Military-grade firearms belong in the military

Opinion: Letters To The Editor

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That the random taking of life in the United States is a moral, social and economic crisis cannot be overstated. This problem is complex and it will not have a simple or comfortable answer.

At its root, the United States is a secular country of laws. Its "Ten Commandments" are the Bill of Rights. Trafficking with one of them, in this case the Second Amendment, can lead to the destruction of them all.

That said, there is no reason for any person who is not working in a recognized military organization — with its rules, regulations and sacred oath — to own a military-grade firearm. Our family has experienced the damage such weapons deliver. Granted, the incident took place within a combat circumstance. Our son, Lt. Col. Matthew Smith (OPRF '94 and Tradition of Excellence OPRF '17), was ambushed by one of our Afghan allies in 2013. He was shot from behind with an American M-16, a weapon similar to an AR-15. It cost him his right leg. That detail does not alter the fact that military grade weapons are designed to deliver deadly force that mitigate collateral hostile situations. There is neither sport nor pleasure associated with that activity.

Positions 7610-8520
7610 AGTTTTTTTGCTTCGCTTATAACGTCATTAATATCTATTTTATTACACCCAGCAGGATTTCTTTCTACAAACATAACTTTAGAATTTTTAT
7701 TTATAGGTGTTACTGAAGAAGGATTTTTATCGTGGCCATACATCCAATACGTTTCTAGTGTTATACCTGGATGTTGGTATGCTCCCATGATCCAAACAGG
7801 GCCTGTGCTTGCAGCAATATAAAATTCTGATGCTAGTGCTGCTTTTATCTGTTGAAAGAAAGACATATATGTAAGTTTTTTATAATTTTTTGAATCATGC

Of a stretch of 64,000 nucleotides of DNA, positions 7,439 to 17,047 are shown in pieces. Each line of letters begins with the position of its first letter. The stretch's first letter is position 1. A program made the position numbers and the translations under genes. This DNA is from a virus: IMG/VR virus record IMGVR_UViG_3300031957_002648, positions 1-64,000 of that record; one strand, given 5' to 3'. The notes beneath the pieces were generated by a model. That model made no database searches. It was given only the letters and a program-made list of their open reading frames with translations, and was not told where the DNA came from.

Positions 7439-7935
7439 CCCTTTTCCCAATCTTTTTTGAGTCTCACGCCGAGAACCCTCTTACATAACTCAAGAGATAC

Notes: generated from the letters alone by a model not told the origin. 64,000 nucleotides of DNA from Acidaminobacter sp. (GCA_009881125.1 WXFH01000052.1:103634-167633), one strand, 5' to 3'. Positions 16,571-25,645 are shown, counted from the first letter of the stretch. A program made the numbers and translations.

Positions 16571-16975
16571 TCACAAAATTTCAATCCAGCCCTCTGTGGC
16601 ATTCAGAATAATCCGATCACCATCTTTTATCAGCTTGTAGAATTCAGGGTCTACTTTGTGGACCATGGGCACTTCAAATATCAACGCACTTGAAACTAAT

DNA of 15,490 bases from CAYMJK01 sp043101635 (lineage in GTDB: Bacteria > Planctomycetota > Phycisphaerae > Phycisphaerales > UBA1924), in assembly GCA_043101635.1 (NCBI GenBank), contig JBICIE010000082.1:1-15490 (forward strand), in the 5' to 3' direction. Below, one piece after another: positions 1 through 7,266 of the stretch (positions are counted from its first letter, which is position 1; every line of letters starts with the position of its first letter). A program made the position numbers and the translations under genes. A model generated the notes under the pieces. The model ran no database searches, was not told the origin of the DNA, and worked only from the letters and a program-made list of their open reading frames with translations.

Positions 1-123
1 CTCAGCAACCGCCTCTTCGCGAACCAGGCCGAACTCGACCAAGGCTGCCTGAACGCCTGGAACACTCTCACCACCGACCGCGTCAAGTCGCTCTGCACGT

Should a person feel the need to fire such weapons, a regulated system where they may be fired in a controlled environment, under constant supervision and at a significant monetary cost could be created. If a person's need to fire such weapons goes deeper than this alternative suggests, enlist in the Army. 

It is to that phenomenon of deeper needs where part of the root cause of this issue of violence resides. For all of the lip service paid to it, the issue of mental illness in this country still carries almost as much stigma as being HIV positive. Mental illness is being expressed in the anonymous power of cyberbullying, the cryptic shadow of denial and the overt inhumanity of random gun violence. 

The combination of overmedication and a hyperbolic news media is not the answer. The time is past to recognize the complexity of the problem and begin to implement resolutions. The rest is noise.

Joe Smith

Oak Park

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